Napoleon

Napoleon

by Paul Johnson
3.3 14

Hardcover(LARGEPRINT)

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Napoleon 3.3 out of 5 based on 0 ratings. 14 reviews.
LEVjr More than 1 year ago
Other than myths and what little I learned in school about Napoleon, I hadn't read anything about him. I like biographies and I seem to lean toward reading many that most people have little interest in. Very informative and provided me with a great deal of facts about his life (strengths, weaknesses, likes, dislikes; how he impacted Europe and the rest of the world), etc.).
Talonn More than 1 year ago
It's not easy to be objective towards a complicated man who lived in a complicated and agitated era, but Johnson takes his bias too far. On top of that, several of his facts are completely contradictory and his sources are questionable (Bourienne seems to be sourced an awful lot, and it's generally agreed by historians...ahem, educated historians that Bourienne's memoirs are unreliable at best). If you're looking for an objective view of Napoleon, look elsewhere, not this slab of garbage.
Anonymous More than 1 year ago
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Anonymous More than 1 year ago
Johnson is fooling himself if he thinks that anyone with a brain would believe his nonsense. I'd love to know how he did his research, because this book is filled with mistakes. Mistakes that one would not think could be in a book that actually gets published. Johnson apparently believed that Lucien and Louis Bonaparte were the same man. He does not even get the Balcombe family name right. And countless other errors that makes one think he wrote the book purely from memory, and he must awfully forgetful. Don't bother buying this book, you could get two true books for the price of this falsehood. Terrible work
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Guest More than 1 year ago
This small book by Paul Johnson sees Napoleon as the precursor of the wars and totalitarian regimes of the 20th century. To Johnson Napoleon begat Lenin, Stalin, Hitler Mao, Kim Il Sung, Castro, Peron, Saddam Hussein, Ceausescu, and Gadhafi. In fact Johnson facilely evokes Hitleresque and Stalinesque imagery repeatly throughout the book. But as Pieter Geyl warned, comparisons of Hitler with Napoleon could only benefit the former. The book seems almost to have been written from memory. Mistakes abound--Lucien Bonaparte is repeatedly referred to as the King of Holland, Betsy Balcombe becomes Betsy Briars, the Napoleonic electorate was "smaller than the one that produced the...lower house under the ancien régime," Napoleon's artillery drowned 2,000 Russians by firing "red-hot shot" into frozen ponds, Charles XII was king of Sweden during this period and Wellington's Peninsular army was made up of British troops and "Spanish auxiliaries." Johnson retails rumor like a gossip columnist-Napoleon's mother had a "leisurely affair" with Marbeuf, Napoleon was a bad lover. Johnson's writing style also produces strange turns of phrase that imply things that are just not true--the Directory followed the Terror; Napoleon instituted conscription, the metric system and the secret police (or that the Revolution had instituted the prefectorial corps); Napoleon is blamed for massacres in Switzerland while he was cut off in Egypt; or Johnson's comparisons of casualties between the French armies fighting in 1805-1809 and Wellington's Peninsular campaigns. It is hard to say whether these are deliberate distortions or not. According to Johnson, Wellington wore is hat "fore and aft" because he, unlike Napoleon, whose hat was worn from "side to side," liked to "raise his hat, out of courtesy and return salutes." Johnson contends it was "British efforts to circumvent Bonaparte's Continental System [that]...eventually drove the United States into war with the British Empire." According to Johnson the three most important men in Napoleon's administration were Talleyrand, Fouche and Vivant Denon! Johnson proposes in his introduction to examine Napoleon's life "unromantically, skeptically, and searchingly." I guess two out of three isn't bad. He certainly has removed all the "romance" from Napoleon's career, and he is skeptical. But as a biography "searching" for the real Napoleon, I think it fails. Johnson's characterization of the "bad" Napoleon is as much of a cardboard cutout of the "Man" as the worst hagiographies that Johnson derides. There is a place for an intelligent, modern "pricking" of the balloon of Napoleonic myth and legend, but Johnson, like Schom, seems to have merely run wild in the nineteenth century "Napoleon as Ogre" school of historiography. Lacking any fresh insights, with no new ideas, retailing a mixture of hoary nineteenth century myths and ahistorical twentieth century biases, the book is superficial at best. Considering the final product, the price tag seems high for such a lightweight book.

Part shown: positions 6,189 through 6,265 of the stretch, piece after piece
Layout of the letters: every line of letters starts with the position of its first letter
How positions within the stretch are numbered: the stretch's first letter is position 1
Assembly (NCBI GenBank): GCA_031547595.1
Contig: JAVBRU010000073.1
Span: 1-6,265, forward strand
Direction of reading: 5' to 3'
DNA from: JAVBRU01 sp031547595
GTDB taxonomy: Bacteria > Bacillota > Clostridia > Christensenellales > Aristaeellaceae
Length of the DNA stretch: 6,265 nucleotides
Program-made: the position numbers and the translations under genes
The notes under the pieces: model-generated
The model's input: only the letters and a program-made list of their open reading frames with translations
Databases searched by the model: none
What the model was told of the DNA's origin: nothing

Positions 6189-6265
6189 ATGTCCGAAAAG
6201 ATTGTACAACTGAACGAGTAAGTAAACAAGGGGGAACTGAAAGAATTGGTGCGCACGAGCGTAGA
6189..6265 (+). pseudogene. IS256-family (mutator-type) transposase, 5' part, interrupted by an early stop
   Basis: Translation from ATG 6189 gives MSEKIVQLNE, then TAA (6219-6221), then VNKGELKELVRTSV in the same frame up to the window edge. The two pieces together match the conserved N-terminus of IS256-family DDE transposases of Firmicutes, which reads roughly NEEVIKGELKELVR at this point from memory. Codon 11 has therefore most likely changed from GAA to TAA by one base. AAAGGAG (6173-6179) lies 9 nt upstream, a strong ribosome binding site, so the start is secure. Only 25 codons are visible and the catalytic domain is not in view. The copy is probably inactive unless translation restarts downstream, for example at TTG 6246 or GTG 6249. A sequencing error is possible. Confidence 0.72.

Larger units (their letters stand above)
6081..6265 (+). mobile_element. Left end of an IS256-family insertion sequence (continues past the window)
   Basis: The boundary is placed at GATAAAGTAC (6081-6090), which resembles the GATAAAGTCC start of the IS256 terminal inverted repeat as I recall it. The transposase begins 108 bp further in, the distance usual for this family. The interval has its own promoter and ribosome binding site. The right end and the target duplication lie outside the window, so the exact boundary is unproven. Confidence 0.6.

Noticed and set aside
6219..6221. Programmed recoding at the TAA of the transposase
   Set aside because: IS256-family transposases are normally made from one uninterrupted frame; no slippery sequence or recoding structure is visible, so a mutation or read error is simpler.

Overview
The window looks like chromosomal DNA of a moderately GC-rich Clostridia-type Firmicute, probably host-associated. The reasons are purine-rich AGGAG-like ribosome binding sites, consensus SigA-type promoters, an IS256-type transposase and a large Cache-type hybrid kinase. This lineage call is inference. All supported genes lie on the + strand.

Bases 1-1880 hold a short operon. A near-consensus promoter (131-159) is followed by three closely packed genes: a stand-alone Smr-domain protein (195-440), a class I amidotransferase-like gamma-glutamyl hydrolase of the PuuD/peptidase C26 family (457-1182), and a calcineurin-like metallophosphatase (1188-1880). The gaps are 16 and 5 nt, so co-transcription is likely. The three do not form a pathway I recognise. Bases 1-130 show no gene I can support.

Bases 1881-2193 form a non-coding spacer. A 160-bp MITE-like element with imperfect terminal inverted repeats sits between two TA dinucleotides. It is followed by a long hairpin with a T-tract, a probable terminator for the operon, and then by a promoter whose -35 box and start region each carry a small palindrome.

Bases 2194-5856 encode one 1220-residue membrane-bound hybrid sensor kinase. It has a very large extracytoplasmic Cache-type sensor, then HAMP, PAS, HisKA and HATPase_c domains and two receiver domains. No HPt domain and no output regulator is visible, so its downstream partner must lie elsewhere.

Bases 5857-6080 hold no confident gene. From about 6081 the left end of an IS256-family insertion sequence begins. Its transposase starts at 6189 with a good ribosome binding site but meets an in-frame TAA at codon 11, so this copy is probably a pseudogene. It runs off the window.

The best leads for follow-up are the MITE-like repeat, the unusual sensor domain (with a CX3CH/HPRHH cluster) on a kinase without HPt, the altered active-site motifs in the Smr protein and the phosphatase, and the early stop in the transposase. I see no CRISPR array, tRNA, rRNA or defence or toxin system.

Anonymous More than 1 year ago
Rp isn't dying.
Anonymous More than 1 year ago
What happened?
Anonymous More than 1 year ago
No. Thats not the cause. They have stopped selling NOOKs thats have reviews...
Anonymous More than 1 year ago
So soon Evill why beat good
Guest More than 1 year ago
This essay is devoted to consider the trajectory of Napoleon throught his war campaigns, government and vision of the world. Johnson does a good job to study in a brief manner the complexity of this man and his age. No doubt Napoleon was a superb mind and his will power is second to none. However, the accussations of Napoleon as creator of the massive wars and tyrannies that would overcome in the 20th century are quite fair. This titan changed the landscape of human history to worst in many spheres. Let's agree Johnson has some 'british' bias towards Napoleon, but his essay is enlightening.